The big news from Cartier for 2010 is the Calibre collection of watches. While they did release a few impressive highly complex watches (not to mention a tourbillon version of the Calibre watch), those aren’t going to be volume models. The Calibre will be a much more affordable timepiece with a fresh and modern look along with the Cartier name. As a thick layer of icing on the cake, the Calibre is named as such for having a Cartier in-house made movement. That’s right. The jewelry brand can finally satisfy the connoisseur’s need for exclusive in-house movements and the brand’s famous style. The movement is the 1904 MC, named for the year that Cartier made a watch for Alberto Santos Dumont, being Cartier’s first wrist watch. The movement is an automatic with two mainspring barrels, 48 hours of power reserve, and a hack seconds complication. It further features ceramic ball bearings for the automatic rotor which winds the watch when spinning in both directions Also, it looks like the movement will be able to be a base for more complex movements in the future that will be in the “affordable” range.

The Calibre watch name is a bit silly to most hardcore watch lovers, but is playfully simple meaning only “watch movement reference” really. Most of Cartier’s client’s however would not refer to a watch movement as a “calibre,” so that is OK. At least Cartier stuck with the simple and classy names that most of its watches have. The style of the Calibre watch takes some getting used to. It is not one of those instant “must haves,” but then again, none of its watches are. They are more handsome watches that take time to appreciate until putting one in your collection seems to make sense. I have a feeling if they released the Santos watch tomorrow many people would find it boring. Yet after it being around for so long we all consider it a classic. My prediction is that it will be a few years of Cartier Calibre promotion before the love sets in. Having said that I actually quite like the look a lot. I think that Cartier made a few ephemeral design choices but overall they did a nice job.

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The watch is a decent size at 42mm wide and available in steel, 18k rose gold, or two-tone with a gold bezel and steel case. The case feels large for its size which is good. A very distinguishing features is the chunky crown guard. It has Cartier exposed screws on it (which you see in many of their masculine products). Most surfaces are brushed with some nice edges being polished. That adds a nice high-end touch to it. Although the components of the case look simple, it is very refined in style. The lugs are broad and curved, making for a very comfortable fit. You see a very iconic Cartier hexagon crown with a more geometric cut sapphire crystal cabochon applied to it. Often Cartier cabochons are perfectly rounded. You can see the handsome proportions in the images of the Calibre watch on my wrist.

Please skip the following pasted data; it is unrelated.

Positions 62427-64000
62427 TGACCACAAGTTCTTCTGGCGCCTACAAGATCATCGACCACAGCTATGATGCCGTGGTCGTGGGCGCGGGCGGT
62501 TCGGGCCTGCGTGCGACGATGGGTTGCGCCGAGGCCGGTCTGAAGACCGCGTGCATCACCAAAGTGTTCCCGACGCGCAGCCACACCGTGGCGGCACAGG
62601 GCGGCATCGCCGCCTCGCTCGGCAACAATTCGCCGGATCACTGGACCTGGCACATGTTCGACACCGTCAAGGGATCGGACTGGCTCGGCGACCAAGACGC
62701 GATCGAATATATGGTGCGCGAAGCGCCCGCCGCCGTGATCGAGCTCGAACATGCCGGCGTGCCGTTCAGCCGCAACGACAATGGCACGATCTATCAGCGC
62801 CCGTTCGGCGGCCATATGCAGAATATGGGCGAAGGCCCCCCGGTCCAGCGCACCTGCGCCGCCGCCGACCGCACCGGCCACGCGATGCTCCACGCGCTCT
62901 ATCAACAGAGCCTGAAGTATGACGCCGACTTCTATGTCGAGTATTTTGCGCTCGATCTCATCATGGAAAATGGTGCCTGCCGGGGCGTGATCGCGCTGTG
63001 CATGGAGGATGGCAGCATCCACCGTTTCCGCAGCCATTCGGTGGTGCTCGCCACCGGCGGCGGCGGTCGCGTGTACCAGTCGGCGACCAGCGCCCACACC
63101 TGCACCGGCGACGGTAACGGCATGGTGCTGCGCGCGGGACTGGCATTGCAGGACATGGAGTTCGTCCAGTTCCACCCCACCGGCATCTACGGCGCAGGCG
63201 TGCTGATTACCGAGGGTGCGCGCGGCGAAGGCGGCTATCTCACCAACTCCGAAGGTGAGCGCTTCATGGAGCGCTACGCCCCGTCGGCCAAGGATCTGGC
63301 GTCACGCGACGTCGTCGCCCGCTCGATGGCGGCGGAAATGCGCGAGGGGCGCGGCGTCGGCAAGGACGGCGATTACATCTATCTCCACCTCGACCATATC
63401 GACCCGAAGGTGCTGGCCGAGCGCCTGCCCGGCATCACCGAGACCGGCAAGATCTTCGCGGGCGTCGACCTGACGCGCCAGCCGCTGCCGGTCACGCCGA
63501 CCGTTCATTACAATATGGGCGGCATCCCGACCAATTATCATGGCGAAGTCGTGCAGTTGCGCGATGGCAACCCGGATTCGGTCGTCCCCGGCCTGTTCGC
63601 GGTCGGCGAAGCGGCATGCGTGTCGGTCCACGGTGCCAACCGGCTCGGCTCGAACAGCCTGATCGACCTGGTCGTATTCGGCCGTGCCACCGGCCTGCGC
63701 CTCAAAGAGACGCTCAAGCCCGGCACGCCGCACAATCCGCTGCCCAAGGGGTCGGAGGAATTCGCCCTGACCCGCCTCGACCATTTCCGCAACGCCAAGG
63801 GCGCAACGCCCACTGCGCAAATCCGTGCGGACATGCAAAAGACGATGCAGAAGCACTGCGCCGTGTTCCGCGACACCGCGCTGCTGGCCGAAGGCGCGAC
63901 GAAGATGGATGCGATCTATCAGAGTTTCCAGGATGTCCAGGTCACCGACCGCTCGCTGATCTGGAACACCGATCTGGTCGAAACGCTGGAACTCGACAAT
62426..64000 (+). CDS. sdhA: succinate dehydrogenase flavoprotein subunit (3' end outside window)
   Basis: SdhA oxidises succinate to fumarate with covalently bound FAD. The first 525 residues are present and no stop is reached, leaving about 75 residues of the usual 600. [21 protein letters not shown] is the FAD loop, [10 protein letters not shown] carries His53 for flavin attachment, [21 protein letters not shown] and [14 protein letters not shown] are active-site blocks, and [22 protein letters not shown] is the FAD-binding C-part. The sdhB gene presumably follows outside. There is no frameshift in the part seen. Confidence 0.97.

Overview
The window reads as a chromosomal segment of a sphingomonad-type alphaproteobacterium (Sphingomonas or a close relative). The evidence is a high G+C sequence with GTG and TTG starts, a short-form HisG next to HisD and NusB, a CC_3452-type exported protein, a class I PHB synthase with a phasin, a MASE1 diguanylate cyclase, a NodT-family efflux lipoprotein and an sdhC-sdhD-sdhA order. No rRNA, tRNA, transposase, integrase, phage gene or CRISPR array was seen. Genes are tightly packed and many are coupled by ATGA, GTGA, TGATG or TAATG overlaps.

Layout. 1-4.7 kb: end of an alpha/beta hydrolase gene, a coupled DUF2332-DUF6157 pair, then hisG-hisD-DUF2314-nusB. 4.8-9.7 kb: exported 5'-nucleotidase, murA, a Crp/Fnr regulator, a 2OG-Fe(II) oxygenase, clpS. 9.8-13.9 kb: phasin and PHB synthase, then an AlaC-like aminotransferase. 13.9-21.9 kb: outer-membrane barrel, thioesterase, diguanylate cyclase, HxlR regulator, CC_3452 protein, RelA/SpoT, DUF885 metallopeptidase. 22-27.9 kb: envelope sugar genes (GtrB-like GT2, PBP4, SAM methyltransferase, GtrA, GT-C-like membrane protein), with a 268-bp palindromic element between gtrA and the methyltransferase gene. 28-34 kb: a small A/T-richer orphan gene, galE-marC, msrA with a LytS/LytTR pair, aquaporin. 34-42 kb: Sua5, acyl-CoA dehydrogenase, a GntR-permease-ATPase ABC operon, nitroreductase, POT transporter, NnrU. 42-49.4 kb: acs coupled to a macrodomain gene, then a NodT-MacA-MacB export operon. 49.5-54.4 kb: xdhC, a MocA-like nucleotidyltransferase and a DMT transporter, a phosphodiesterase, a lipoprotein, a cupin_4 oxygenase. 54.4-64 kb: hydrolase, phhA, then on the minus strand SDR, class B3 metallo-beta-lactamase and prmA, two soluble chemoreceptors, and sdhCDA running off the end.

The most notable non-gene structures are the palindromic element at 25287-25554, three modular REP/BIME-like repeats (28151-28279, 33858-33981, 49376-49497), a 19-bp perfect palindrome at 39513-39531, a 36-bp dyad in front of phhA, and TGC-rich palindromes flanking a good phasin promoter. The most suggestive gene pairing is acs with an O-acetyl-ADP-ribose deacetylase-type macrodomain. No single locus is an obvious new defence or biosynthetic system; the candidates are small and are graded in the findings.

Always a point of interest for me in Cartier watches is the dial. I find the Calibre to be a curious, but satisfying creation. It comes in three colors, black, silver, and brown (that looks really nice with the gold). Let me start with what I don’t like. The date window. It is way to “right now.” This is part of what I was referring to when I said the watch had an ephemeral style to it. Or maybe I just don’t like these unnecessarily large date windows. Cartier makes it work however as the crescent shape of the date window is visually continued with the large crown guard. On the other side it seems to come to a point at the center of the dial. This is one of the first Cartier watches that I know of that does not have blued steel hands. Instead they have lume and watch the colors of the dial. I sort of miss the blued steel now.

The chapter ring of the watch inside the dial is toothed a bit, just like some classic Panerai watches, and interesting design touch. All part of the masculination of the watch. The top half of the dial has Roman numerals with a big “12.” Then, in order to make it not look so cluttered, Cartier replaces the lower half of the dial with hour markers in order to visually accommodate the large subsidiary seconds dial. In addition to the hour and minute hands having lume, there are four points of lume around the dial. The outer ring on the face has some concentric circle texturing with a few levels of elevation that are viewable preventing the dial from looking flat. The minute index scale around the dial adds to the legibility. The look of the dial as a whole is sufficiently Cartier, while being more aggressive than their “dandy” reputation would suggest, and of course a unique addition to their men’s collection.

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People who are tired of the same old Cartier styles will appreciate the new look that is easy to see yourself wearing, and the Calibre watch collection really promotes Cartier as a serious watch maker having a new and exclusive in-house made movement. Expect more of this in the future in mainstream Cartier watches such as this as opposed to only in their $100,000 plus spectacular and complex creations. As such, the Calibre collection with its 1904 MC automatic movement will start at $6,500 in steel and go up from there.

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